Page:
A Canadian Pacific freight train carrying crude oil through Wisconsin derailed on Sunday, knocking 13 cars off the tracks, spilling oil and leading 35 homes to be evacuated, in the state's second derailment in two days.
No one was injured in the 2 p.m. incident in Watertown, about 80 kilometres west of Milwaukee, and workers stopped the leak, which company spokesman Martin Cej described as minor.
Late Sunday night, the company said 35 homes had been evacuated as a precaution, and that it had reserved hotel rooms for the families who lived in them.
CP confirms a derailment in Watertown, WI. Working closely with local authorities on response. Investigation is on-going.— @CanadianPacific
In the derailment, one of the cars was punctured and oil spilled out onto the soil, said spokesman Jeremy Berry. The spill was contained and the oil did not reach any waterways, he said.
Earlier on Sunday, the BNSF Railway Co said its crews had stanched the flow of ethanol from a freight train that derailed on Saturday about 220 kilometres away in Alma, Wisconsin, after thousands of gallons of the denatured alcohol leaked into the Mississippi River.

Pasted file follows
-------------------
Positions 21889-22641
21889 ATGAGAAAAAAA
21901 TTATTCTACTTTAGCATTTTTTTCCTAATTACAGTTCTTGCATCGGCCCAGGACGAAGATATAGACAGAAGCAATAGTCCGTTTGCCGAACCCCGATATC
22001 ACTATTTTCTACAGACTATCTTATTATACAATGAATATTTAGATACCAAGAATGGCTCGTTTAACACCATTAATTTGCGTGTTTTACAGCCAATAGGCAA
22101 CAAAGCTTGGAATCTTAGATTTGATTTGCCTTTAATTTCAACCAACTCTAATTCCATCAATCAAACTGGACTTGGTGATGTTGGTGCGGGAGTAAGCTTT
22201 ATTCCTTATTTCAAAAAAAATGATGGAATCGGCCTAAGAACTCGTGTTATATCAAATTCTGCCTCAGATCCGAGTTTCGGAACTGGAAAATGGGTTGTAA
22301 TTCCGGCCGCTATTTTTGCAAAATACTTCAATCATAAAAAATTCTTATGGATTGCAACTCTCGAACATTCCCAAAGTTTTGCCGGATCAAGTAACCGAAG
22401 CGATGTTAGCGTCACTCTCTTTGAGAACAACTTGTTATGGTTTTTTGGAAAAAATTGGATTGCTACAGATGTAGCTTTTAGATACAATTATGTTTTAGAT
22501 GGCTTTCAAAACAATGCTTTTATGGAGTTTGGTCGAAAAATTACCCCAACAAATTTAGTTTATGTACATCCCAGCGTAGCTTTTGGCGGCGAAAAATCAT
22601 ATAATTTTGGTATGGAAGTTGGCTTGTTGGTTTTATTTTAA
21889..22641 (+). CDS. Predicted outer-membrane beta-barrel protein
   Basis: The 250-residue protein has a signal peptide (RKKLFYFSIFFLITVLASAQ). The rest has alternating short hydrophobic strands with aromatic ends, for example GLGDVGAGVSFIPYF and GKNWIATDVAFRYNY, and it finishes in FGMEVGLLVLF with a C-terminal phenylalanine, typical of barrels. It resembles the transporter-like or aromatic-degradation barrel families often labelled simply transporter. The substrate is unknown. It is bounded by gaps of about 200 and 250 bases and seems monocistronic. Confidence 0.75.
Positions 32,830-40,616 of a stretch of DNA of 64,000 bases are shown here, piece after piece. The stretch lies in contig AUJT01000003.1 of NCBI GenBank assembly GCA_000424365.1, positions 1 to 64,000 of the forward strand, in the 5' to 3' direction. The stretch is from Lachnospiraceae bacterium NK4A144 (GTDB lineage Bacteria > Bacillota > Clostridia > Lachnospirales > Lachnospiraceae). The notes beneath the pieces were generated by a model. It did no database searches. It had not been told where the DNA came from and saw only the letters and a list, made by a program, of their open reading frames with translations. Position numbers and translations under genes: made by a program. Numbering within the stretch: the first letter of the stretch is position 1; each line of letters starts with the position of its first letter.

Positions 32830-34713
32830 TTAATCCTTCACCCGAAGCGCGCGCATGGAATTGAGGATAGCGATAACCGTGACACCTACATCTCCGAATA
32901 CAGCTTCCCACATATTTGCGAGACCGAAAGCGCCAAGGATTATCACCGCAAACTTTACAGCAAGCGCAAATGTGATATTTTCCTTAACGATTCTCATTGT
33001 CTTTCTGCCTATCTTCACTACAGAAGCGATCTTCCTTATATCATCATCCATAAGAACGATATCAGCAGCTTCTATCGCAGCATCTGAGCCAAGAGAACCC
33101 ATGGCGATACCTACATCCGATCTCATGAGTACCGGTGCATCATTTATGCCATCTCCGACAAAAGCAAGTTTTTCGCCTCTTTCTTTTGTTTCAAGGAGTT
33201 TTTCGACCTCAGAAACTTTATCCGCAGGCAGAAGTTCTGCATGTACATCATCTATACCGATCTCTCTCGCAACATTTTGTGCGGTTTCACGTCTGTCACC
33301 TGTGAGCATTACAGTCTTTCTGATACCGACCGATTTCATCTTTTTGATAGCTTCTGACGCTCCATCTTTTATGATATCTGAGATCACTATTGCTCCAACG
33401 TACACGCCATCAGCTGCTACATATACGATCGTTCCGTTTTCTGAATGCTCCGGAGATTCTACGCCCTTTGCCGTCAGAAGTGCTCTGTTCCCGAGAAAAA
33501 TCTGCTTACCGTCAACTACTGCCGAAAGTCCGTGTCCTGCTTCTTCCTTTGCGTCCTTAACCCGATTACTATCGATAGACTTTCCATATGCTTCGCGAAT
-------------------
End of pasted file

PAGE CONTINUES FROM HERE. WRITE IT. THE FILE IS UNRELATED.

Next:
In that incident, 25 cars derailed in the rural community close to the Minnesota border, at about 8:45 a.m. local time on Saturday, the railroad said. No injuries were reported.
The train was hauling a variety of freight, including empty auto racks and tankers of ethanol. Five of the tanker cars released ethanol into the Mississippi, the company said. Four of them each leaked between five and 500 gallons, while the fifth released an estimated 18,000 gallons before crews stopped the flow on Saturday.
"BNSF is continuing to monitor for environmental impacts and to work on scene with the multiple federal and state agencies involved," the company, a unit of Warren Buffett's Berkshire Hathaway Inc, said.
In September, part of BNSF's main track in rural South Dakota was put out of service when seven cars of a 98-car train carrying ethanol derailed and started a fire.
In Wisconsin, crews placed a containment boom along the shoreline of the river and started to pump the remaining product out of the cars, BNSF said on Sunday.
Work on repairing the tracks can begin once the derailed cars are put upright.
The railroad said it expected the track to return to service Monday morning. Video images from the BNSF incident showed train cars sprawled across tracks on a narrow causeway that slices through the middle of the river, with water on either side.